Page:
Mapleton releases draft of school reopening plan


June 20, 2020 — Mapleton School District, in conjunction with Oregon Department of Education (ODE), has released a draft plan for reopening its schools in the fall by covering a host of preventative measures that ODE and state agencies will be requiring of districts across the state.

Mapleton is planning to transition to full onsite learning for fall; however there will be differences. Students will be required to remain six feet apart at all times and will be sent home for extended periods if they are ill. Classrooms will change, as will interactions between different grades of students — and the question of sports program requirements are still up in the air.

The plans are fluid, with requirements changing sometimes daily.

“The expectations for school reopening are going to change,” said Mapleton Superintendent Jodi O’Mara. “We just have to enjoy the time we have with our families and, when school starts in the fall, we’ll know what it’s going to look like.” 

O’Mara sits on a small advisory committee with several other superintendents that meets with — and advises — the ODE.

“There’s about 10-12 of us that meet to help advise what this might look like,” O’Mara said. “I obviously represent smaller school districts.”

When the ODE, along with the Oregon Health Authority (OHA), came out with guidelines on reopening, it gave three options for districts to open.

“There’s onsite, a hybrid, which combines onsite and distance learning, and the third option being strictly distance learning,” said O’Mara, who was asked to create a sample plan — or template — for what reopening under the OHA guidelines look like. These templates could then be shared with other districts to help them plan for the future. 

Two superintendents chose the hybrid model, where students would spend a few days at home and a few days in school. But O’Mara decided to go for the first choice: onsite.

“My thought was, the best case scenario for our students and our families and community is onsite learning,” she said. “Best case, that’s what our kids need, and that’s what our community overwhelmingly wants.”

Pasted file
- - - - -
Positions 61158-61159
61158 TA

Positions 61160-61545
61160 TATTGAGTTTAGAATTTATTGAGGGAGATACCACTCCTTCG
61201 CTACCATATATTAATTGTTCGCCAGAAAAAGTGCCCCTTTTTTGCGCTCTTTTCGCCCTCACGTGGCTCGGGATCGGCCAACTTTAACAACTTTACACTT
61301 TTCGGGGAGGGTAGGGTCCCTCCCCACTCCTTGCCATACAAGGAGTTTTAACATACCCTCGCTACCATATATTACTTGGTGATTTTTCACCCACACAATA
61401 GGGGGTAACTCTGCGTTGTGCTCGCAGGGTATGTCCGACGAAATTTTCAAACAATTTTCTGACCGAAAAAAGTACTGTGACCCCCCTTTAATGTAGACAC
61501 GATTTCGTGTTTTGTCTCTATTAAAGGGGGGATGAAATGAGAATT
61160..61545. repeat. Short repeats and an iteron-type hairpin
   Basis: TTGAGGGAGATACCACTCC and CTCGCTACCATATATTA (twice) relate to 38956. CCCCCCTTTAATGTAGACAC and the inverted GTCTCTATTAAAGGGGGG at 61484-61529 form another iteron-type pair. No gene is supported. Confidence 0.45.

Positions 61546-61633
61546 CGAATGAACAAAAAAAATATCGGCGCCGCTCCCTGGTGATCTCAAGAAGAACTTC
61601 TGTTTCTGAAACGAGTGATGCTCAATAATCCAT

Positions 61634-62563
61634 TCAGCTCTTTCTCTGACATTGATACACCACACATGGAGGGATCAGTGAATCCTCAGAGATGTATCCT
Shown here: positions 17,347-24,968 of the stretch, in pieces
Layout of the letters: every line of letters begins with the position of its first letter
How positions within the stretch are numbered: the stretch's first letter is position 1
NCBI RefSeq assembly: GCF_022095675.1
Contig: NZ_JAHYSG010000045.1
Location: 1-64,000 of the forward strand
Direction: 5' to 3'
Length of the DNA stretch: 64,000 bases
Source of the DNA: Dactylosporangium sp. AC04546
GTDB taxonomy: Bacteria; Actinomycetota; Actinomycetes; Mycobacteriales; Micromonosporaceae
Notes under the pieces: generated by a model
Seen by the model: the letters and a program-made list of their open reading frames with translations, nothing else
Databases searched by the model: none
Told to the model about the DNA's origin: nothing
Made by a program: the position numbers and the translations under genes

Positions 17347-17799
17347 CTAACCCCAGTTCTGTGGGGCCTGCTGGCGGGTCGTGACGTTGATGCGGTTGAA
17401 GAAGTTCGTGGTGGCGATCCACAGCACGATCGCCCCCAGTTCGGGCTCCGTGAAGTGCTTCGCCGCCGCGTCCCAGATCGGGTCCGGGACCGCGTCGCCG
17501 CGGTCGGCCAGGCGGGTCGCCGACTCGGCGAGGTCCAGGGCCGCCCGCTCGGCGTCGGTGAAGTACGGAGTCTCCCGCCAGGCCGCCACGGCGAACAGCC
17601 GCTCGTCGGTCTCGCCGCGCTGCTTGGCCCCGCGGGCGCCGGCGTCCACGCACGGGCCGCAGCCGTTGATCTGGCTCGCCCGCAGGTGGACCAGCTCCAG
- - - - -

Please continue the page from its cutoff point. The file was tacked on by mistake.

She pointed out that in an ongoing survey of families in the district, 96 percent of respondents thus far have requested students go to school.

“Our community and students want it, and so does our staff,” O’Mara said. “That’s why we’re here. We went into education to be around the kids and staff and the community and to support them. It’s been a rough end to the school year.”

While onsite is logistically difficult, Mapleton has an advantage over most other districts: recent large remodels to the school and a small class size.

“I think small schools are going to be able to implement the plan, and the expectations for onsite learning is much easier than larger districts,” O’Mara said. “It’s just the nature of the numbers.”

But onsite doesn’t mean that everything will be onsite. Certain regulations require some students to stay home for extended periods of time, which means that the school will have to be able to provide distance learning as well. And for those families who feel uncomfortable with sending children to school, there will also be options.

“We want them to be able to have the same educational opportunities as if they were on campus,” O’Mara said.

She stated that the district is still looking into online only options for students. 

Most importantly, however, O’Mara said that the draft plan she came up with will most likely change.

“We’re living with this virus. The virus makes the timeline, not us,” O’Mara said. “If there’s a huge spike in the virus, or it’s affecting more children, this all could change. That’s why we’re saying, ‘This is a draft plan.’ It’s a living, breathing document that will change. We’ll probably start school one way and have to change and adapt and make it fit what the requirements are to keep all of our kids and staff safe.”

When starting the plan, the district looked at one of the most restrictive portions of OHA/ODE requirements — physical distancing for all students.

“We refer to it as ‘physical’ distancing instead of ‘social distancing,’” O’Mara said. “The main reason is that we want kids to socialize, we want them to interact with each other, but at a safe distance.”

Students must remain six feet apart from each other at all times, in the classroom and outside. 

“It will not be easy to keep students six feet apart in any aspect of school, including recess, lunch, breakfast, classroom, transitions, etc.,” O’Mara said. 

To help students, district staff will make floor markings, ropes with knots six feet apart when traveling and assigned seats in classrooms.

“For recess/PE, we will teach recess games that encourage distance and/or are singular activities like jump rope, hula hoops, frisbee, games of catch, as well as different tag games that use pool noodles,” O’Mara said.